Making my way down the equally steep slope to San Juan, an old woman screeched that under no circumstances was I to take her photo. But she also directed me across the gorge to San Juan proper. Passing a significantly friendlier girl skinning a goat, I got directions down the valley and down to Iruya. San Juan has no electricity, and for the wetter half the year, is utterly unpassable for its raging valley river. It has the feeling of a town lost to the modern world, with corn drying in huge straw baskets, and potatoes ripening on tin roofs in the sun. Electric wires, the scourge of my photography, were nowhere to be seen.

Following the directions from the goat-girl, I thought I'd be following the valley out, and intersecting. I trudged down the valley until meeting a female shepherd who smiled and shook her head as I explained my plan. She pantomimed (couldn't bridge my Spanish to her Quechua) that if I continued down the valley I would fall over a waterfall cliff to my death. The only road back to Iruya was over the mountains again. 3 to 4 hours away. It was noon, and I was worried. 3:15 would be tough.

So, I climbed. I passed circling condors (a scavenger bird), ruins of homes, goat pens, and a family heading the other way from Iruya. At least 3 hours into the hike, and the father was carrying a DOOR. Not a light one, but a wooden, stained, mahogany door. I gawked in amazement, and resolved not be tired. I pumped through the rest of the switchbacks, and crested the hill -- to be treated to my second moment of gawking amazement. The path clung tightly to the cliff, with a foot or two of give before plunging into the valley below.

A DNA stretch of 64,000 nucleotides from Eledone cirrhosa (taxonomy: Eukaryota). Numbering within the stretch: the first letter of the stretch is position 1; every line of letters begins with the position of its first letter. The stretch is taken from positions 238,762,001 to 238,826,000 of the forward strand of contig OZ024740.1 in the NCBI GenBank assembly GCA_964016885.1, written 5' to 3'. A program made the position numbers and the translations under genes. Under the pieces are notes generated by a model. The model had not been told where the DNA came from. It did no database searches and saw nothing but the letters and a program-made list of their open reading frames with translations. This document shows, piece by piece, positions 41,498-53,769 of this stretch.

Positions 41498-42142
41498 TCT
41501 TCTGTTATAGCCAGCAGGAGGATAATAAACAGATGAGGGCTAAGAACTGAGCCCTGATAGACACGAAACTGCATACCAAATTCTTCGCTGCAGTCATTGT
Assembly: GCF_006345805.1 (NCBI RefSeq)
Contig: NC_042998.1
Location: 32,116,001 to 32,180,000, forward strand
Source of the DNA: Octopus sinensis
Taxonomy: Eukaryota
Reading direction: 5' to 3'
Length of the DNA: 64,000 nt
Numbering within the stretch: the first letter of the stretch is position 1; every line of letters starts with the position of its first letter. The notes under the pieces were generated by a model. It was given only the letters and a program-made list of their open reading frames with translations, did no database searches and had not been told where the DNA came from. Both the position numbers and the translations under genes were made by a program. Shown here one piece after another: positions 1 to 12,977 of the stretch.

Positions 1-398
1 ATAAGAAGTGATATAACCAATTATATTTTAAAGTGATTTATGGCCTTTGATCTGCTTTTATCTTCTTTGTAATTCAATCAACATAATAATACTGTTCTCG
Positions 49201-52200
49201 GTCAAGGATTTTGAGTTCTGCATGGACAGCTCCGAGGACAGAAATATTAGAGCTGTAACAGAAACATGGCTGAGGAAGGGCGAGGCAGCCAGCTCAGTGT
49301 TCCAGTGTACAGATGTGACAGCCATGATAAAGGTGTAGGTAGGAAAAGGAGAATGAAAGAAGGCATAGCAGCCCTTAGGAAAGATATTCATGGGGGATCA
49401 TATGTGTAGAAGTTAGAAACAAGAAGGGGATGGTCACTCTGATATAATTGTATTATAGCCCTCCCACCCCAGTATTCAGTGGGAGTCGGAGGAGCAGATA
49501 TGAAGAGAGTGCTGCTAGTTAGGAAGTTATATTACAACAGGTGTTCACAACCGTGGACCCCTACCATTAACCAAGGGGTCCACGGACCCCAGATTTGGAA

The setting was dramatic enough, but my mouth hung open as I looked at the path ahead. As it was cut into sharp hills, it borrowed the color of each hill.. it passed through a rainbow -- red dust, orange, green, blue, purple. Walking the rainbow on a tightwire. I was loving it. The path crested, and then opened onto a plateau like an unrolled tongue of green, like those I'd seen on the bus descent. I padded down, pinching myself for the high-mountain beauty. To my right, a mountain of 10, 11? colors, all folded together like saltwater toffee. A burro stood stiffly in my path, but offered no directions or resistance to Iruya. My watch said 2:15. I had an hour.

Kicking the hike into overdrive, I budgeted 30 minutes to descend into the valley below, and another 30 to charge up the final valley to Iruya and the 3:15 bus. Coming off the plateau, I was skipping and hopping through red and white dust as the path wound down. I couldn't help but imagine the man with the door ascending, but my focus was simple: don't trip. The path spilled out onto the valley below at 2:45. I had no water left, but charged up the valley, now hot and quiet in the afternoon sun.

My heart was pounding, but in even, strong rhythm as I passed by Iruya's fetid animal pens, and up into the main plaza. 3:10pm. The bus sat there, surrounded by complacent passengers, waiting for the hour of ignition. I gasped, asking in clumsy Spanish how much time I had. 6 minutes. Enough to buy water. I did. It was Sweet. Refreshing. Perfect. Hopped onto the bus, and was back on the road, speeding north towards the future.

(All Argentina)
Wild West Cactus!
Posing at Sunset
Holy Clouds Batman!
Erosion - Fun
Wanted: Hinges
Look at da Colors
. .